A brief encounter

The other day I leaving the grocery store, and an older man was coming in. He was holding the hand of a young person, kind of grandchild age, maybe 13-14, and it was clear by the young person’s gait that there were some developmental issues there.

I say “young person,” because in the brief glimpse I had, I truly was unable to determine gender. Perhaps that was unimportant.

The child—and to avoid ungainly linguistic contortions, I am going to assign the pronoun “he”—was dressed all in black, black hair, eyeliner, and to top it all off, a black cape. He was committed.

It was not a particularly nice cape, just that almost-sheer velour material one gets in a plastic bag out at Party City. The child didn’t seem to have the attitude sported by most of our emo cadre, that sullen haughtiness that just dares you to stare or roll your eyes. This kid seemed a little wary, as if his outfit were camouflage that he was afraid was not quite enough to allow him to escape notice.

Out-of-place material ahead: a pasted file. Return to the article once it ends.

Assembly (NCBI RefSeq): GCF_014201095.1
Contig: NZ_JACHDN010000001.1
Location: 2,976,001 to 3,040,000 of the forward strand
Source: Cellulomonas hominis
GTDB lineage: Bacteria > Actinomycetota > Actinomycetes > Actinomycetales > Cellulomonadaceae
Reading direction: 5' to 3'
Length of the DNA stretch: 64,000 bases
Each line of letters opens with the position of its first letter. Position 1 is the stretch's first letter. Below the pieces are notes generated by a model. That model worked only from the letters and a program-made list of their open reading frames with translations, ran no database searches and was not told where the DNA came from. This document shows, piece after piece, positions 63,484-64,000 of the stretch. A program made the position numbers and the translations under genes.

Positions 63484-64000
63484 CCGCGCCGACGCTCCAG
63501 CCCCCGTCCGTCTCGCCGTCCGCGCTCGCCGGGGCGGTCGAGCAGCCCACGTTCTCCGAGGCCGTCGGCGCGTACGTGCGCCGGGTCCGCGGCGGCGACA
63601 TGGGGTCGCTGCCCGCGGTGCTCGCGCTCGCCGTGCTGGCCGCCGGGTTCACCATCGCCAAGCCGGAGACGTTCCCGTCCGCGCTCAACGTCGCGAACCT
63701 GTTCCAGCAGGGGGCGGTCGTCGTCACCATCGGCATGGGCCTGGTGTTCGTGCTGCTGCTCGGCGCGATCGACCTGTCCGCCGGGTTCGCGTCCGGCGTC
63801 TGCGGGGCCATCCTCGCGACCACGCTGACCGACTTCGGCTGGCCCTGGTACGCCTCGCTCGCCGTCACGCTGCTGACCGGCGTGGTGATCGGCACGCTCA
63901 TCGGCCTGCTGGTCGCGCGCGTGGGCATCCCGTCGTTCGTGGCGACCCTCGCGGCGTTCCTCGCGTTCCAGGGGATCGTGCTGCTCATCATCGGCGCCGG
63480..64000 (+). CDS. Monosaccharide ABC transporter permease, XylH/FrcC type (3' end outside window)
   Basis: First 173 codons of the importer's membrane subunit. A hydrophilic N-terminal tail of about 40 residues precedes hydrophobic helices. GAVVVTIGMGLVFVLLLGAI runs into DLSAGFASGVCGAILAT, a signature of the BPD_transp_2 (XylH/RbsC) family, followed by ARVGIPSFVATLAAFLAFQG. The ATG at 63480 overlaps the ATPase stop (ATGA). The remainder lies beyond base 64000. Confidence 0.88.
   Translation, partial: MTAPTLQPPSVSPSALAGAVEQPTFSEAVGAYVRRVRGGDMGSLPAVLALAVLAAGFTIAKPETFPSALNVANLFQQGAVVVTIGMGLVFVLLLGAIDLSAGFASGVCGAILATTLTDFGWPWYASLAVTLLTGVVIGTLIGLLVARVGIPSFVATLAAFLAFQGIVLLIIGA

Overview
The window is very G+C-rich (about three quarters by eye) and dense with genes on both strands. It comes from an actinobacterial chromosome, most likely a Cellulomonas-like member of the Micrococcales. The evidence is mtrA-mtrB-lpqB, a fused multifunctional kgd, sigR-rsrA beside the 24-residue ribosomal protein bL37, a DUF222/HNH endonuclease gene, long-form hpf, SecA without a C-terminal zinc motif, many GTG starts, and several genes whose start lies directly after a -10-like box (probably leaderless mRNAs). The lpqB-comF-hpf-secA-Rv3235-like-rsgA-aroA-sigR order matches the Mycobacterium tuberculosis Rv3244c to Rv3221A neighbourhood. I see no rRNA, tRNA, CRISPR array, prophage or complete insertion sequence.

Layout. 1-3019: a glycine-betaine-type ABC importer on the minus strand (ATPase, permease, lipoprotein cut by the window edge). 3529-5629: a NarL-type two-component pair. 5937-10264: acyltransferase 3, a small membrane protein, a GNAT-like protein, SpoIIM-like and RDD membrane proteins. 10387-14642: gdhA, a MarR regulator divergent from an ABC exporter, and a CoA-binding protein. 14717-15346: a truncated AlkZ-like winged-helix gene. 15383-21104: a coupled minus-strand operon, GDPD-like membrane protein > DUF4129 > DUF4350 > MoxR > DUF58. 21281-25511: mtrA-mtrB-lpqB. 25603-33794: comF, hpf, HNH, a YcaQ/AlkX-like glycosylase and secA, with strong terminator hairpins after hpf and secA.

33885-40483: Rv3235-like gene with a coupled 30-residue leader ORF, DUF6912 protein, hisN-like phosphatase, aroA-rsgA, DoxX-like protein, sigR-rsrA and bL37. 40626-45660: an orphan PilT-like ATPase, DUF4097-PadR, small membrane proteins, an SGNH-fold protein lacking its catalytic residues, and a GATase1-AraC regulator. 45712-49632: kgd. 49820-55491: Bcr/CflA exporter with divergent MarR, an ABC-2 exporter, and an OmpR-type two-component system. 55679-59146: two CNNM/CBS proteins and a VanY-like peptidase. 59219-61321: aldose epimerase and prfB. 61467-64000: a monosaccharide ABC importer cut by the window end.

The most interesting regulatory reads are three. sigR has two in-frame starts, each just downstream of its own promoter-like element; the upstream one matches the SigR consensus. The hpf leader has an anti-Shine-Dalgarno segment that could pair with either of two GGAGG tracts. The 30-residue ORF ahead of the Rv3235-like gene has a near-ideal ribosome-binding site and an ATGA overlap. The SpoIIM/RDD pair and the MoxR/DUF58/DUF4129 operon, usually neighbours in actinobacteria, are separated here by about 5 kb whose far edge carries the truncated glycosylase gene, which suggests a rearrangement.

You can’t help but construct narrative, can you? Is this a look he’s seen and for some reason has taken on in order to “become” someone? Is it someone he admires? A musician perhaps? A movie character? Someone at school?

Does the (presumed) grandfather love this kid so that he willingly takes him to the grocery store in his freaky getup? Or does he cringe, knowing that most of the people in the store are going to be judgmental one way or the other?

All kinds of stories pop into and out of existence.

I will say that I am proud that my first reaction was to think that I should stop and say, “Hey, cool cape! Did you make it?” (knowing full well that he had not), just to validate his choices.

But of course I didn’t—I was on my way out, they were on their way in, and there are always too many variables to consider in such a split second. Would my approaching him give him a positive validation, or would it send him into an emotional tailspin? Would the grandfather appreciate the sentiment, or would I trigger some defensive response? What if I read the situation completely wrong and made it worse?

If I had seen them up and down the aisles of Publix and had time to figure it all out, I’d like to think I could have done a good deed by giving the kid a thumbs up. I’d like to think so.

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